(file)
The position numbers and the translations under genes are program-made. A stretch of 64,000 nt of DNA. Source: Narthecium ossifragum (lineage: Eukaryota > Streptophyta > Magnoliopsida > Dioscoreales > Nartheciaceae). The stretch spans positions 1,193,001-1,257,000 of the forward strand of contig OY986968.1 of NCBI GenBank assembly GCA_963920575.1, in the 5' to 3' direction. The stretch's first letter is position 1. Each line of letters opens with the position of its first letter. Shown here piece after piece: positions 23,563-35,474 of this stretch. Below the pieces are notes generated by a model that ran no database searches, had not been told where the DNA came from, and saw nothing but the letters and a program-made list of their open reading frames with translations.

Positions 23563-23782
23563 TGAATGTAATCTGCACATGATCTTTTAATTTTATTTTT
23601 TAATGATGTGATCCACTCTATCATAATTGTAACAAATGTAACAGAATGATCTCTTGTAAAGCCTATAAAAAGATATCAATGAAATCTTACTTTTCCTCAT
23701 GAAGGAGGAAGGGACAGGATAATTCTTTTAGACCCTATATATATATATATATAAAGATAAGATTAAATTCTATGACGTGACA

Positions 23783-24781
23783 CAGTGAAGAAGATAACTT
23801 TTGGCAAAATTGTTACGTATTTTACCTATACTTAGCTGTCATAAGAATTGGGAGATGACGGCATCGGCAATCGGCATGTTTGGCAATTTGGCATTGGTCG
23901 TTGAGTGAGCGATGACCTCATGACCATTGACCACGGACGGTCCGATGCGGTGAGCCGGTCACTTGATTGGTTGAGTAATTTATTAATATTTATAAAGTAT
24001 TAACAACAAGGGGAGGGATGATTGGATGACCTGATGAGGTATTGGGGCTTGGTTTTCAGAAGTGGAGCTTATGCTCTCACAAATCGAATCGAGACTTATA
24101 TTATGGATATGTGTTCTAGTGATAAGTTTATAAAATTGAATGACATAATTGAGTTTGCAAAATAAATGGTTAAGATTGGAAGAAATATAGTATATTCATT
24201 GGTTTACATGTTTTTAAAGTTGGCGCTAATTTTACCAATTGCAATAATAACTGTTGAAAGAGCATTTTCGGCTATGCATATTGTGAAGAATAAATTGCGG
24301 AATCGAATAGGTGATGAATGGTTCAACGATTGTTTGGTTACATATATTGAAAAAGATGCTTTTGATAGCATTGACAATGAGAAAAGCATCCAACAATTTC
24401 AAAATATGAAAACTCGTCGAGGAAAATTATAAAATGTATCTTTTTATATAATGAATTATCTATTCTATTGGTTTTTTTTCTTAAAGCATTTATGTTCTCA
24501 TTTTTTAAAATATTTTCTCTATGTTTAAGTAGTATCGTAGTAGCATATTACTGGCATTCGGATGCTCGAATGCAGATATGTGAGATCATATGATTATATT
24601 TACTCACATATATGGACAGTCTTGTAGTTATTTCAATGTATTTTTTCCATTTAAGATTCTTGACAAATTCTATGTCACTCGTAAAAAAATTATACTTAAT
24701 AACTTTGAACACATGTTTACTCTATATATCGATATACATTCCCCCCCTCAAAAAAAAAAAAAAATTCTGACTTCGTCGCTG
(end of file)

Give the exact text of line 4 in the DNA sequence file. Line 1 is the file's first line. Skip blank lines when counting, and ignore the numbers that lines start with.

23601 TAATGATGTGATCCACTCTATCATAATTGTAACAAATGTAACAGAATGATCTCTTGTAAAGCCTATAAAAAGATATCAATGAAATCTTACTTTTCCTCAT